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How To install BIND on Ubuntu 16

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How To install BIND on Ubuntu 16

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Sep, 16

7

How To install BIND on Ubuntu 16

How To install BIND on Ubuntu 16

BIND (Berkely Internet Name Domain) is a popular software for translating domain names into IP addresses and usually found on Linux VPS & Linux Dedicated Server. This article will explain the basic concepts of DNS BIND and analyse the associated files required to successfully setup your own DNS BIND server. After reading this article, you will be able to successfully install and setup a Linux BIND DNS server for your network.

INSTALL BIND

Type this command then hit enter:
 apt-get install bind9
Once done you’ll see a message saying:
 * Starting domain name service... bind9      [OK]

BASIC BIND CONFIGURATION

So you have installed BIND9 on your server. It is time to show you a basic configuration how to setup your domain to resolve to your server. Here’s what I did. Type following command then hit Enter on your keyboard:
nano /etc/bind/named.conf.local
Nano editor screen will appear. Copy-paste command below into your favorite text editor like Notepad, Notepad2 or Notepad++:
zone "domain.com" {
type master;
file "/etc/bind/zones/domain.com.db";
};
 
zone "3.2.1.in-addr.arpa" {
type master;
file "/etc/bind/zones/rev.3.2.1.in-addr.arpa";
};
Again, in any command in this page you’ll need to replace “domain.com” with your own domain name and corresponding TLD. E.g: 1gbits.com. Also, you have to replace xxx.xxx.xxx.xxx with IP address of your server. Once you’ve done editing necessary values, you can paste it to Nano editor screen. You can also simply type command syntax above to Nano editor screen while replacing necessary value during your typing. Now hit Control+O on your keyboard to save the file then hit Control+X to exit Nano editor. Then go to bind directory to make things easier. Type this command:
cd /etc/bind
Create new directory called “zones” inside it.. Use this command:
mkdir zones
Now go enter that directory as well..
cd zones
Then create new file called “nano domain.com.db“. Type this command:
nano domain.com.db
of course at this part you’ll also need to replace “domain.com” with your own domain name. Example:
nano 1gbits.com.db
That command brings Nano editor screen up once again. Next, you can either copy these syntax to Notepad first then edit it or simply type it in Nano editor directly:
; BIND data file for domain.com
;
$TTL 14400
@ IN SOA ns1.domain.com. host.domain.com. (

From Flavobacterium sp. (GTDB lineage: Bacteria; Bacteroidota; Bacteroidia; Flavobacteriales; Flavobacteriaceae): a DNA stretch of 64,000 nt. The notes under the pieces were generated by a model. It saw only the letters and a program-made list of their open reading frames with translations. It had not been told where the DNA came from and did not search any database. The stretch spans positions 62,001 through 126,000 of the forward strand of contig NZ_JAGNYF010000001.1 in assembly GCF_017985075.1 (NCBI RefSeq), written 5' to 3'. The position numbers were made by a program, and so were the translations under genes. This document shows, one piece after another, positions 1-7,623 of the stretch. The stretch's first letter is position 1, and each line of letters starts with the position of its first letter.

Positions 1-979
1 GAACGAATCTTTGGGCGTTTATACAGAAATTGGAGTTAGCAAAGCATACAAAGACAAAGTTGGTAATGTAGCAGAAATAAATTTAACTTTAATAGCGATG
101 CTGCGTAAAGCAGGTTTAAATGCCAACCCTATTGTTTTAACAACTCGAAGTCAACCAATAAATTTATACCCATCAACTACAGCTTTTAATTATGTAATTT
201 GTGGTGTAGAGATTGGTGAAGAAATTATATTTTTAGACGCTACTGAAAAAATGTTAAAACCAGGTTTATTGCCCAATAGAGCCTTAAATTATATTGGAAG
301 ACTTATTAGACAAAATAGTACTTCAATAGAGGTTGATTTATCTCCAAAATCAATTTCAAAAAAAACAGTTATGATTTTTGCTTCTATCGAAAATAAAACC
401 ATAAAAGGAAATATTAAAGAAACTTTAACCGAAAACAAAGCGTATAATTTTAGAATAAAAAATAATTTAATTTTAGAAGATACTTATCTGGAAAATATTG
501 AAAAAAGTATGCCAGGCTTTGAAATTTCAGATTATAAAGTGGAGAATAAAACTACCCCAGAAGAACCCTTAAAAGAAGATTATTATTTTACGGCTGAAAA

201006601 ; Serial
7200 ; Refresh
120 ; Retry
2419200 ; Expire
604800) ; Default TTL
;
domain.com. IN NS ns1.domain.com.
domain.com. IN NS ns2.domain.com.
 
domain.com. IN MX 10 mail.domain.com.
domain.com. IN A xxx.xxx.xxx.xxx
 
ns1 IN A xxx.xxx.xxx.xxx
ns2 IN A xxx.xxx.xxx.xxx
www IN CNAME domain.com.
mail IN A xxx.xxx.xxx.xxx
ftp IN CNAME domain.com.
domain.com. IN TXT "v=spf1 ip4:xxx.xxx.xxx.xxx a mx ~all"
mail IN TXT "v=spf1 a -all"
Here’s an example of mine:
; BIND data file for 1gbits.com
;
$TTL 14400
@ IN SOA ns1.1gbits.com. host.1gbits.com. (
201006601 ; Serial
7200 ; Refresh
120 ; Retry
2419200 ; Expire
604800) ; Default TTL
;
1gbits.com. IN NS ns1.1gbits.com.
1gbits.com. IN NS ns2.1gbits.com.
 
1gbits.com. IN MX 10 mail.1gbits.com.
1gbits.com. IN A 141.0.170.144
 
ns1 IN A 141.0.170.144
ns2 IN A 141.0.170.145
www IN CNAME 1gbits.com.
mail IN A 141.0.170.144
ftp IN CNAME 1gbits.com.
1gbits.com. IN TXT "v=spf1 ip4:141.0.170.144 a mx ~all"
mail IN TXT "v=spf1 a -all"
If you have two IPs, you can replace “ns2 IN A xxx.xxx.xxx.xxx” with your second IP address. Otherwise simply use the same IP. Once done editing, hit Control+O to save that file then hit Control+X to exit Nano editor. Next step, it’s time to define reverse DNS lookup. Sounds not so familiar? Don’t worry simply repeat my steps. Type this command syntax:
nano /etc/bind/zones/rev.3.2.1.in-addr.arpa
That will open Nano editor screen again but this time you will edit another file. Add following lines inside that file..
@ IN SOA domain.com. host.domain.com. (
2010081401;
28800;
604800;
604800;
86400 );
 
IN NS ns1.domain.com.
4 IN PTR domain.com.
Replace “host.domain.com” with your own server’s host name. Once done, press Control+O to save followed by Control+X to exit. Example:
@ IN SOA 1gbits.com. host.1gbits.com. (
2010081401;
28800;
604800;
604800;
86400 );
 
IN NS ns1.1gbits.com.
4 IN PTR 1gbits.com.
That’s not done yet. There is another file you have to edit. Run this command:
nano /etc/resolv.conf
Now add following line at very top of any lines you see there:
search domain.com
Once done, press Control+O to save followed by Control+X to exit. That is it. But to make sure that Bind9 can apply all recent changes above, you better restart Bind9 service using this command:
/etc/init.d/bind9 restart
 

TEST YOUR DNS

In this case lets install additional tool called “DNS Utility”. Here’s how to install it:
apt-get install dnsutils
Once the install process finished, type following command:
dig domain.com
If everything is set correctly you’ll see something like this one below. ; <<>> DiG 9.8.2rc1-RedHat-9.8.2-0.47.rc1.el6_8.2 <<>> 1gbits.com ;; global options: +cmd ;; Got answer: ;; ->>HEADER<<- opcode: QUERY, status: NOERROR, id: 29677 ;; flags: qr rd ra; QUERY: 1, ANSWER: 2, AUTHORITY: 0, ADDITIONAL: 0 ;; QUESTION SECTION: ;1gbits.com.                    IN      A ;; ANSWER SECTION: 1gbits.com.             289     IN      A       xx.xx.xx.xx 1gbits.com.             289     IN      A       xx.xx.xx.xx ;; Query time: 60 msec ;; SERVER: 46.21.152.67#53(46.21.152.67) ;; WHEN: Wed Nov  2 05:43:46 2016 ;; MSG SIZE  rcvd: 60
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